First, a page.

“I Never Get What I Want”
– “You are always late !” – “I am always the last to know!” – “You never listen to me!”
Do you recognize this way of communicating? You probably know a few “Always and Never” people. You might even occasionally use this kind of black and white language yourself. We all feel the need for strong and powerful statements at times. And this is certainly high octane language. However, it is often an exaggeration not based in reality. It hurts our credibility if used often. In addition, when we use this kind of communicating in relationships it quickly turns confrontational.
It feels definitive, doesn’t it? Like the conversation is closed. When we encounter these types of statements we sometimes take the bait and get sucked right in. It can turn to quite a mudslinging fest before we know it.
– “You never pay attention to me” – “Yes I do – I always pay you compliments and say I love you” – “But you never mean it – you are insincere when you say it, I can just tell.” – “How can you know what I mean – I always say what I mean, you know that” – “Not that time you told your mother she looked great with the new haircut – that was as phoney as it gets – that is just how you are.”
And so it continues. This type of conversation is typically not going anywhere but directly into an emotional screaming match, into cold indifference and hurt feelings.
Always and never statements are rarely factual. They are however often an expression about how somebody feels.
In other words when somebody makes and “Always or Never” statement it is often an expression of an intense feeling of powerlessness, fear or shame on some level. Or it can simply be an expression of a limiting belief that is holding someone back from seeing clearly.
Often it is also an attempt to hook the other person in the relationship into a state of either Fear, Obligation or Guilt (FOG).This can be how intimacy is interpreted by some: “I am afraid, confused and hurt, so if you love me you will need to be afraid, confused and hurt too.”
And yes, when you are on the receiving end, it is rather hard to see clearly – you are quite literally in the fog!
1. Fear: There is a level of intimidation involved: “Never do this again or else….”
2. Obligation: There is an attempt to hook the other person into feeling that they really should be doing, feeling, thinking without communicating it directly….. “I have done the dishes three days in a row now – I always end up having to do everything…”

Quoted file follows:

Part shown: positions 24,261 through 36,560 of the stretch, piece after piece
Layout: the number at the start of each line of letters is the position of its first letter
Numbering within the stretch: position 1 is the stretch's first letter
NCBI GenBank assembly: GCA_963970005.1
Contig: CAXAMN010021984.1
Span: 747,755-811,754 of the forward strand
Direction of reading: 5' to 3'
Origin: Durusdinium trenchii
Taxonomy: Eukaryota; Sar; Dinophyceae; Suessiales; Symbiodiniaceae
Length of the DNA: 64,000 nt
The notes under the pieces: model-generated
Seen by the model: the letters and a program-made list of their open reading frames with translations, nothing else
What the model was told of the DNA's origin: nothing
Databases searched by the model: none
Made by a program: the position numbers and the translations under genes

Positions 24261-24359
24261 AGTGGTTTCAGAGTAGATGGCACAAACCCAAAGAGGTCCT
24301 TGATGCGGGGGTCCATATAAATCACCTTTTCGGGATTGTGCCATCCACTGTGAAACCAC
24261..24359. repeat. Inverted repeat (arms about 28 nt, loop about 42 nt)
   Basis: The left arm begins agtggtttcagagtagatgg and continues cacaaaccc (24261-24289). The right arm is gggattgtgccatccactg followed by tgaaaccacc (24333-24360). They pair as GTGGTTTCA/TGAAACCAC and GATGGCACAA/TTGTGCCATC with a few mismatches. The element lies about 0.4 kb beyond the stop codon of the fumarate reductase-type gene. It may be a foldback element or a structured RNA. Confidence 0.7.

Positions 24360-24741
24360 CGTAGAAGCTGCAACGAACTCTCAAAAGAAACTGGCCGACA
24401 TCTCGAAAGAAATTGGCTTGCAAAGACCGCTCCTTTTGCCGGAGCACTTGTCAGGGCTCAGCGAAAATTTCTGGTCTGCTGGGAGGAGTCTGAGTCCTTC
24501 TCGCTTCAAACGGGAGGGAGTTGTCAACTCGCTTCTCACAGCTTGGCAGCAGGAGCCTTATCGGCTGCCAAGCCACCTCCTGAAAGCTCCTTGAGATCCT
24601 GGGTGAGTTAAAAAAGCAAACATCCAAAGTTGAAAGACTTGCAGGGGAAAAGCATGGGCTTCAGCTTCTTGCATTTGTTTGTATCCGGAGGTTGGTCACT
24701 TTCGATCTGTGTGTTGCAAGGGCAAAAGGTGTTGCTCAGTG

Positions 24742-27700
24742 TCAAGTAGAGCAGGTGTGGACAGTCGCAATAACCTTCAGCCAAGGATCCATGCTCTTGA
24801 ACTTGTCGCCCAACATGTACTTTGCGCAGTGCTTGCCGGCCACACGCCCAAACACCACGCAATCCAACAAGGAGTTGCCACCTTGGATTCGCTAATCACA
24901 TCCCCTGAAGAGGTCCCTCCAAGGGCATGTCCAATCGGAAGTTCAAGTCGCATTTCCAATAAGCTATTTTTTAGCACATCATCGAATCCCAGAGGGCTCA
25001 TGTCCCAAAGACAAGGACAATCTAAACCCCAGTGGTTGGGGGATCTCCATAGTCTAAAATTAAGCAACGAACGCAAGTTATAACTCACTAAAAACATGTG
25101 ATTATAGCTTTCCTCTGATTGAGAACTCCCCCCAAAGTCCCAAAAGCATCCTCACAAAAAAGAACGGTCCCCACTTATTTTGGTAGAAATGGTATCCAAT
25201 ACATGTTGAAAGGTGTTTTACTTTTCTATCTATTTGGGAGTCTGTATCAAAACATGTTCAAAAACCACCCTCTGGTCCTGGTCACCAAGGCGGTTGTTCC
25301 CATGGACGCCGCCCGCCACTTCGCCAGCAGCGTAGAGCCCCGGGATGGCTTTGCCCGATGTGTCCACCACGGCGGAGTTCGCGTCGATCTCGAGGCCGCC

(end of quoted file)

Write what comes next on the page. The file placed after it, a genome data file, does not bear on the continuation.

3. Guilt: Ah, the big G-word: There is a direct implied accusation involved intimating that the other person is at fault. “You always make me feel sad when you go away”.
Step one to not get hooked onto this type of manipulative communication is simply to recognize it is present. Some of my clients have developed an “Always and Never Alarm”. Whenever they hear these types of statements delivered – the alarm goes off in their heads; Awareness is step one!
Then it is helpful to listen beyond the message. Might there be a sense of powerlessness that is being communicated? What might the person be feeling? Discern what is an attempt to “hook” you into the FOG. Ask questions before you respond. This can be a powerful way of gaining insights in what is really happening on an emotional level. This can open up the dialogue.
And sometimes, the person making the always and never statements is not interested in divulging the underlying emotional baggage. Or they are not able to. Depending on the severity of FOG that this kind of behavior adds to your life, it is draining to be in the FOG. It weighs you down.
I often refer to my mentor coach, Keith Miller, in situations where I encounter all or nothing, always and never statements:
“What others say and do define them 100% What you say and do define you 100%.”
Here is to keeping your own credibility, integrity and dignity no matter where you go, and who you go there with.